The parse_date_time function from the lubridate package will do this. This function takes an argument orders which is like the tryFormats argument in 'as.Date', except the formats allowed are more generous and lubridate-like (without punctuation, delimiters, etc.). For example, you can set orders = c("dmy", "mdy"). Date <- c('22-04-...


1

For the love of the flying spaghetti monster, use anaconda to install the needed packages for data science. I have seen both Python and R being used in the data science setting and both needed additional packages to execute any data science capabilities. Conda made it way easier to install them. From my point of view, Python has a better support for all ...


1

I'm not familiar with LDA, but as far as I know you're not really changing the "model" (i.e. the way to measure impact) between the two versions, what you're changing is the features: in the 2nd version, instead of looking at whether the value of the feature impacts Y, you look at whether the log of the value of the feature impacts Y. The first ...


1

Gini decrease is calculated based on the mean decrease in Gini i.e. $p_i(i-p_i)$ each time when the Tree is splitted on that Feature. Value is so high because the r package weight the impurities by the raw counts, not the proportions. Accuracy decrease is calculated on OOB dataset by randomly shuffling the data for that particular feature in the OOB. Then ...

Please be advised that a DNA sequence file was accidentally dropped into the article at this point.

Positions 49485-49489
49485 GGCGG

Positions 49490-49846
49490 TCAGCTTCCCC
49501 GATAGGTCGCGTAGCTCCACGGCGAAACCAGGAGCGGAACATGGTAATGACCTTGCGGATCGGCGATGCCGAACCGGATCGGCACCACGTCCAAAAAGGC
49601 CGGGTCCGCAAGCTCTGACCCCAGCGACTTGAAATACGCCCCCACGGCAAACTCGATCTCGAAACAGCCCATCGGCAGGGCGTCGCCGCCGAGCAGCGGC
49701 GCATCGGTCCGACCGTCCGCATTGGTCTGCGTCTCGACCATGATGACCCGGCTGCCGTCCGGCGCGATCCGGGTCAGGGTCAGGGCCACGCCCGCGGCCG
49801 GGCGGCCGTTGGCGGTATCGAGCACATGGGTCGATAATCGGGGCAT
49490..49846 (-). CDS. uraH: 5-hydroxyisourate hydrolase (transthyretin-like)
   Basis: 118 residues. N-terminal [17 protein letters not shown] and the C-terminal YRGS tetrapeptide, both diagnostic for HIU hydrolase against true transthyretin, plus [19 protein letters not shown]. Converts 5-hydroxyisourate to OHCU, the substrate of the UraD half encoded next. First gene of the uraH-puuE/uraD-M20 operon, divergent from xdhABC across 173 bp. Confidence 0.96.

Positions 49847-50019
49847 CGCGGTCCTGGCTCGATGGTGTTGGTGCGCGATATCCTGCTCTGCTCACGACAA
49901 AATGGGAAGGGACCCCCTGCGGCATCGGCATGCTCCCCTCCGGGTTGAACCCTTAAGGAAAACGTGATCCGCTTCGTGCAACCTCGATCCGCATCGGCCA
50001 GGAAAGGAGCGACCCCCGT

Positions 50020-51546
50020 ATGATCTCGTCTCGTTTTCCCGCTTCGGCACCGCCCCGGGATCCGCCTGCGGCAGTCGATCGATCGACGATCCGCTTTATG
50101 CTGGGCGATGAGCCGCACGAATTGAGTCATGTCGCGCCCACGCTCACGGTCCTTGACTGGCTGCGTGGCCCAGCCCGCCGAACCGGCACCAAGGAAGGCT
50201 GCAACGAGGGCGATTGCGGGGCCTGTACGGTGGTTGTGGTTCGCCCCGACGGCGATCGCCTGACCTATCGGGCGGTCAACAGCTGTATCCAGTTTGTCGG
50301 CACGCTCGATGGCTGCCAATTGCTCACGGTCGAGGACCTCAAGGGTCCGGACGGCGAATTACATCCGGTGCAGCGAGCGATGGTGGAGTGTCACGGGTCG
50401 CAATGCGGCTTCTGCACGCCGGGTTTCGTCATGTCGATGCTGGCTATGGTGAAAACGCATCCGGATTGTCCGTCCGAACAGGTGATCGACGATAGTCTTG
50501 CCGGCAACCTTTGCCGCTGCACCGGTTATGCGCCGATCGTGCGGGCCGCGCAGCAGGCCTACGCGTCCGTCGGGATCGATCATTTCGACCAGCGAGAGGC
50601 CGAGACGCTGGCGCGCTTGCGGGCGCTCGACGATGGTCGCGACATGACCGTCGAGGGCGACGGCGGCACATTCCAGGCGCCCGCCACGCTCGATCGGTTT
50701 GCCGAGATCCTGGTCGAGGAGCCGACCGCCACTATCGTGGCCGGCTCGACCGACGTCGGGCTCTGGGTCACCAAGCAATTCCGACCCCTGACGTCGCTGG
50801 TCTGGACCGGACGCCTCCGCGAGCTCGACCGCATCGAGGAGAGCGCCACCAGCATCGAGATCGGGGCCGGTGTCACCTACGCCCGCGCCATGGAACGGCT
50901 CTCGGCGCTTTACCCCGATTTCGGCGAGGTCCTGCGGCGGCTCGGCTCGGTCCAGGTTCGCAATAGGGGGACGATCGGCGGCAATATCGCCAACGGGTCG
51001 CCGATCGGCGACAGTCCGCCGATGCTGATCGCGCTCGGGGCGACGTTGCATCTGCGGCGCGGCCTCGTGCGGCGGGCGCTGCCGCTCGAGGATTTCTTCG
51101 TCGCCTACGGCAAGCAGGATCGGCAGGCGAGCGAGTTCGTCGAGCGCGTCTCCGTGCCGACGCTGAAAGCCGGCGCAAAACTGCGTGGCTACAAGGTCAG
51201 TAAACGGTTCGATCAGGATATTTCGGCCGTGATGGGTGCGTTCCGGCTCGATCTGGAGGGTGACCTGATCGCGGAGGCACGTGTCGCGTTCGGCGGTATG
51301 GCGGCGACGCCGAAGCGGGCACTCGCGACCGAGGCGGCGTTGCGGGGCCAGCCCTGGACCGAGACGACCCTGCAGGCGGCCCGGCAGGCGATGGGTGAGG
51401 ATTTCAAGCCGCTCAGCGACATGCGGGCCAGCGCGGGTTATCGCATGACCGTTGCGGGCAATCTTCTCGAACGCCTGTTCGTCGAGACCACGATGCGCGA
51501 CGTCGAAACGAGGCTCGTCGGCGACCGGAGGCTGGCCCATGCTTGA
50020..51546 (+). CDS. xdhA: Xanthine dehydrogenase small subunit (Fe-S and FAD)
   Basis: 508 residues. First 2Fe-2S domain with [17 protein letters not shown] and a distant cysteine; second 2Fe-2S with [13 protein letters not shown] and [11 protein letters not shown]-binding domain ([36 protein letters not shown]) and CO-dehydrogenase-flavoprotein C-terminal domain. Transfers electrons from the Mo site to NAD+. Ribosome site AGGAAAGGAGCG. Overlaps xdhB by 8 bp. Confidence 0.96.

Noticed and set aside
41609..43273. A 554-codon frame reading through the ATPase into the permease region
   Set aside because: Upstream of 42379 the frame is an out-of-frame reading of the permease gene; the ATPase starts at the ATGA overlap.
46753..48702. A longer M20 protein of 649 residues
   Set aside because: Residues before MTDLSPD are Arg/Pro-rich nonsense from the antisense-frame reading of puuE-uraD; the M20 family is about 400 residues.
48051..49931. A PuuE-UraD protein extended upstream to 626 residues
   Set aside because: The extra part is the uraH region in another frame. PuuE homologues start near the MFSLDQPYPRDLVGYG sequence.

1

You have to do RF <- randomForest(sale ~ v1 + v2 + v3, data = TrainSet, importance = TRUE) this is the formula notation for R. It doesn't make a lot of sense for random forest models, but it is how it works.


1

It looks like a very difficult problem, since there are many possible classes and very little information in the features to distinguish them. For the record, the reverse problem of estimating the travel time based on the route would probably be more feasible. So you can't expect great performance on a problem like this, the goal will be to design the ...


1

There's no "most suitable" way, but there might be one which works better with your data. The only way to know that would be to try all of them. In case choosing the number of topics is an issue, you might be interested in using the non-parametric extension of LDA for topic modeling, which doesn't require you to specify the number of topics: this is called ...


1

The function you are looking for is gather from the tidyr package. This function takes a wide data.frame and makes it a long data.frame. gather is easy to use: library(dplyr) library(tidyr) # Building a sample data.frame like your example data. df <- data.frame(Boardgame = c("Game1", "Game2", "Game3", "Game4", "Game5"), categorie1 = c("...


1

@Ben Norris found out that the relaimpo packages has a hard minimum number of observations, so if I wanted to pursue this path I have to up my sample size. As I only have the data that I have, I pursued a "hacky" solution which I am going to describe for completionists sake. The steps were as follows: Assign each individual to one of k groups randomly, so ...